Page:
Agencies can achieve regulatory compliance through different approaches. One method is to enforce regulations through frequent inspections and stringent penalties. Another is to offer incentives to those who are out of compliance, in order to bring them in line with regulations. Several federal pollution-control statutes offer such alternatives to violators. For example, through the CAA, EPA offers emissions trading as an option to those whose emissions levels are above the agency's set limits. By making a deal with a neighboring industry whose emissions are similar in type, one plant can maintain its higher emissions levels in exchange for an agreement by the other to keep its emissions below the limit to a comparative degree. By allowing such agreements, EPA maintains acceptable emissions levels within corridors without drastically affecting the viability of individual industries.
EPA responds to all violations of pollution-control laws in one of four ways, depending on the severity of the violation. In the least extreme cases, EPA issues informal letters that advise violators to correct their behavior. The next level of violation leads to a formal agency response, a legal order that requires violators to come into compliance. For more severe violations, EPA initiates civil lawsuits, demands compliance, and imposes potential financial penalties. Finally, the agency may bring criminal charges against the most flagrant violators, leading to large fines and prison sentences. In all cases involving court actions, the U.S. Department of Justice takes over as attorney for the agency.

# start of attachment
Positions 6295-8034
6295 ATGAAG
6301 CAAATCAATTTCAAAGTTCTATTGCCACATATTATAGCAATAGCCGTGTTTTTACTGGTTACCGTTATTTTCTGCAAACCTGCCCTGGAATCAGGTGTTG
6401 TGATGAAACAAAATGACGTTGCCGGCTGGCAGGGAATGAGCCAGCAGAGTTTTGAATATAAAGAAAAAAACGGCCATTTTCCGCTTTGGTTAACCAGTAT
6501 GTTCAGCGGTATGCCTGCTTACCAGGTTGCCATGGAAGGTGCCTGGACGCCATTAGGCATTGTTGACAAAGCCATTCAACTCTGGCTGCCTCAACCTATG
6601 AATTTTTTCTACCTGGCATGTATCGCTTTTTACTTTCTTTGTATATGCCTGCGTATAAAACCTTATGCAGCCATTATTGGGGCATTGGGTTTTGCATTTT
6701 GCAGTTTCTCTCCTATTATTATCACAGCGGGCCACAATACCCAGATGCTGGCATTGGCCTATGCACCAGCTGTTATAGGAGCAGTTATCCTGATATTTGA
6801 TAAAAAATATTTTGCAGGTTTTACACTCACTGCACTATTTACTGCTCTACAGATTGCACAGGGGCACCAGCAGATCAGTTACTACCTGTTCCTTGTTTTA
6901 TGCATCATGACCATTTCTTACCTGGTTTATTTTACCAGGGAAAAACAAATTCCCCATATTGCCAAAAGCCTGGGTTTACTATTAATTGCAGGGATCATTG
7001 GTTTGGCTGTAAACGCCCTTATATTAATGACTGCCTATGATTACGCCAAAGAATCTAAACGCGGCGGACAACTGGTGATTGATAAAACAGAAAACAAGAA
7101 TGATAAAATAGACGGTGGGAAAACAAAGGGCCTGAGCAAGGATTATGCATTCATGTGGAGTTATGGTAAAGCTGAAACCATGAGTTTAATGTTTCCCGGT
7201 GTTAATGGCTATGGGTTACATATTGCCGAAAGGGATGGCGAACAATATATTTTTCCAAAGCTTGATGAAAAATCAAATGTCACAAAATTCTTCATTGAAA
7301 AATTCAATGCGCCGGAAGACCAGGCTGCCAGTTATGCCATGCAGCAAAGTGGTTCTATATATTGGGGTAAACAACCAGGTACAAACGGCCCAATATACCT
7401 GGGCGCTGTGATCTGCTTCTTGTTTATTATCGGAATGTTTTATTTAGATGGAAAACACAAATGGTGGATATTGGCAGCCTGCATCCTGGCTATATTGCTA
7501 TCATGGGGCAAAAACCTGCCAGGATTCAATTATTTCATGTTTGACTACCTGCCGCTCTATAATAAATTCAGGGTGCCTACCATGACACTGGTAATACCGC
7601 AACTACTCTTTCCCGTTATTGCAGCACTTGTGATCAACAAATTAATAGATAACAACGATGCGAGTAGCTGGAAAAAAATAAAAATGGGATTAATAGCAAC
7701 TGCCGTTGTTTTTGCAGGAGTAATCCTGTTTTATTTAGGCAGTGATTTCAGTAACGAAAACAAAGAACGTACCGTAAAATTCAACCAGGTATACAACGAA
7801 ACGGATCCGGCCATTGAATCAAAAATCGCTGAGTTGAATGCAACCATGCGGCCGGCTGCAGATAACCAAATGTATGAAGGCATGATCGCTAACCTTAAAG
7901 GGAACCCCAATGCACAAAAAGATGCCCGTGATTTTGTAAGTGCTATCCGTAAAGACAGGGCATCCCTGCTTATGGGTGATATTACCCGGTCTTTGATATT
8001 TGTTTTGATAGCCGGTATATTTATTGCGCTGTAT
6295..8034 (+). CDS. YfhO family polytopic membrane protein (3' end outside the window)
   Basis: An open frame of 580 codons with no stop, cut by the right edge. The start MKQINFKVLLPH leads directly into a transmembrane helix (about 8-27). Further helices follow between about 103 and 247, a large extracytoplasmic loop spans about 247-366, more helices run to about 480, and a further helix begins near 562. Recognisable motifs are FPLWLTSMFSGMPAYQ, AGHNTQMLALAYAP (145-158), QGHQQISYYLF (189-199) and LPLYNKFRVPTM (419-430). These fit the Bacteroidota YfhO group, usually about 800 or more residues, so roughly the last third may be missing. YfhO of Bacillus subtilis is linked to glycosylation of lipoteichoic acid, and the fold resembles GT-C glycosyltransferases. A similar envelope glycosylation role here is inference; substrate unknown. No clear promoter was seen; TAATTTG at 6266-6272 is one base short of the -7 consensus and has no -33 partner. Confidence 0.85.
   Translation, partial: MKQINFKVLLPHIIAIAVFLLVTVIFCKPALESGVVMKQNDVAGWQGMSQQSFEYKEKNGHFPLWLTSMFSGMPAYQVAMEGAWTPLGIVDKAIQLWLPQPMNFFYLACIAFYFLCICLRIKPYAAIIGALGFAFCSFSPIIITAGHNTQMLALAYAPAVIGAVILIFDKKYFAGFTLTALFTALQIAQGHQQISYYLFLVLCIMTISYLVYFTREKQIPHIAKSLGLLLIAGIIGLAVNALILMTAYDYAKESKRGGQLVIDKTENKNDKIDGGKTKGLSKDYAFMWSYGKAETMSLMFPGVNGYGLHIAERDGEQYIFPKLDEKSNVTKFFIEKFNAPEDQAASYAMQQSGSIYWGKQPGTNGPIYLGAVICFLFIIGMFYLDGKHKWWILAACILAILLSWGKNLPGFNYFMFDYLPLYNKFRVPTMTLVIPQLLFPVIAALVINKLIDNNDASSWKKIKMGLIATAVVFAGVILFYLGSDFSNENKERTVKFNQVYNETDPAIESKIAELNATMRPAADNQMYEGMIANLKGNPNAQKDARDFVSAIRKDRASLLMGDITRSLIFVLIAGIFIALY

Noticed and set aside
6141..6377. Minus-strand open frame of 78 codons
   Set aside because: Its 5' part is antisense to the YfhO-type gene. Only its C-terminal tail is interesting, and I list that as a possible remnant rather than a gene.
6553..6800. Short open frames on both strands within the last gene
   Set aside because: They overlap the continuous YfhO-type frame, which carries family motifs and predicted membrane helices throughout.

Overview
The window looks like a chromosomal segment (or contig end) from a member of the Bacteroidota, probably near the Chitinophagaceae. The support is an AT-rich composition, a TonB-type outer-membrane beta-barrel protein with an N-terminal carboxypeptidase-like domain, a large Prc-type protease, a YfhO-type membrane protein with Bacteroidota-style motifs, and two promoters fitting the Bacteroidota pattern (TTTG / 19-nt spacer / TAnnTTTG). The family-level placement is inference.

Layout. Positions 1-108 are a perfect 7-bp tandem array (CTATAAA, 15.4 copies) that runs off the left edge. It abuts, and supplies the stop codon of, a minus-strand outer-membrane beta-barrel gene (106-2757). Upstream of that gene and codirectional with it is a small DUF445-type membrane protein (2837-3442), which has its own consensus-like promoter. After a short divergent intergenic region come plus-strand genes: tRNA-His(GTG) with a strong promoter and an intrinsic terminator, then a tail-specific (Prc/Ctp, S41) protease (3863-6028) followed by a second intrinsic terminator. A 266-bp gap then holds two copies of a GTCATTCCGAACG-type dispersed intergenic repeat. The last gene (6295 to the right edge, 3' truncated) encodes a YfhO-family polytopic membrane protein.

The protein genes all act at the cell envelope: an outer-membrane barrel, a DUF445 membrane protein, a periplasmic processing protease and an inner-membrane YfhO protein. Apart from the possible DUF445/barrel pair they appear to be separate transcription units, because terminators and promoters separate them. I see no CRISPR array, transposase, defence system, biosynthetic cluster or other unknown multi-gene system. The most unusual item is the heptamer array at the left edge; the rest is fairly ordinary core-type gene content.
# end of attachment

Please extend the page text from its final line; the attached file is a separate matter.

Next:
Although U.S. pollution control laws are very broad and complex, they are implemented in an organized system that focuses on the most effective strategies for approaching problems and bringing about compliance with the law's stated goals.
Because of the United States' comparatively long history of environmental regulation, it is ahead of many other nations of the world in certain aspects of pollution control. However, there are still many hurdles to overcome. Chemical corporations, pharmaceutical companies, the farm bureau, property-rights advocates, and other interested groups continually lobby Congress to weaken environmental laws. Such activities have had major impacts in some cases, including in 1982, when efforts by opponents of the Noise Control Act led to the effective gutting of that law. Organized lobbying groups also challenge existing laws when circumstances arise under which court cases can be won that will impact the application or effectiveness of a given law. Conversely, environmental and human health groups also lobby Congress in hopes of making pollution control laws even stricter. Such groups also bring a number of lawsuits each year to push for agency enforcement of existing laws. Ultimately, the effects of pollution control laws are usually visible, which suggests that they will stay in place for years to come. see also Carson, Rachel; Comprehensive Environmental Response, Compensation, and Liability Act (CERCLA); Donora, Pennsylvania; Enforcement; Environmental Crime; Government; Laws and Regulations, International; Legislative Process; National Environmental Policy Act (NEPA); Politics; Public Policy Decision making; Regulatory Negotiation; Right to Know; Toxic Substances Control Act (TSCA).
Was this article helpful?